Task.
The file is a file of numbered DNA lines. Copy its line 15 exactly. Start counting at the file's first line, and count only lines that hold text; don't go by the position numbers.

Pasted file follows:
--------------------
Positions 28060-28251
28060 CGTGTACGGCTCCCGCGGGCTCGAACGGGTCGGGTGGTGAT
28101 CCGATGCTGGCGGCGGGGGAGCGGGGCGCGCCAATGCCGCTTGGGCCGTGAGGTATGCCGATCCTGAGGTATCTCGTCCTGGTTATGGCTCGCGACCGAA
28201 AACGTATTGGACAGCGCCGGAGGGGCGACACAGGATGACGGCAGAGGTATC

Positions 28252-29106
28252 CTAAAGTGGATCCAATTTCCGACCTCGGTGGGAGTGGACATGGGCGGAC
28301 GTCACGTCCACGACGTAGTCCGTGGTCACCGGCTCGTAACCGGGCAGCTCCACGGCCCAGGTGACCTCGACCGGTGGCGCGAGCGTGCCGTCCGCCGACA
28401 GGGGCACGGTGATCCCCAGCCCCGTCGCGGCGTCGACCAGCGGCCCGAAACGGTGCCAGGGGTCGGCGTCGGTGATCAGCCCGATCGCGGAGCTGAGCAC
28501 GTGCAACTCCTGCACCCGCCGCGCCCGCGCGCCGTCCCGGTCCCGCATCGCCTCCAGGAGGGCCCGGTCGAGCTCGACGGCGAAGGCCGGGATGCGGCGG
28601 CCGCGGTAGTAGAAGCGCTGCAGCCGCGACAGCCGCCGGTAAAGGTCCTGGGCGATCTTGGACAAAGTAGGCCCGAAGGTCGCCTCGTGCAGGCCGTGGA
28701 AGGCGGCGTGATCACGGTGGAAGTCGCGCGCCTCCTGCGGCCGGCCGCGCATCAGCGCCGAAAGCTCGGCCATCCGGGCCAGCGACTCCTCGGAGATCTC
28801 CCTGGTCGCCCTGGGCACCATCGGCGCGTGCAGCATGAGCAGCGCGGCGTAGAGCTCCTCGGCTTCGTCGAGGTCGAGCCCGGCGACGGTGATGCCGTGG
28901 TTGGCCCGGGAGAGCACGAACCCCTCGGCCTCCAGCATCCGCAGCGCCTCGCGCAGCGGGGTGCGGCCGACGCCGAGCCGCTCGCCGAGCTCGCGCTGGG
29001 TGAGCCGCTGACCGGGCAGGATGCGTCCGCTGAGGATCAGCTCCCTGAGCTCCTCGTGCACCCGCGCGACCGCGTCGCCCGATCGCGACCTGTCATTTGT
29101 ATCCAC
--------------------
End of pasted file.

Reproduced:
29101 ATCCAC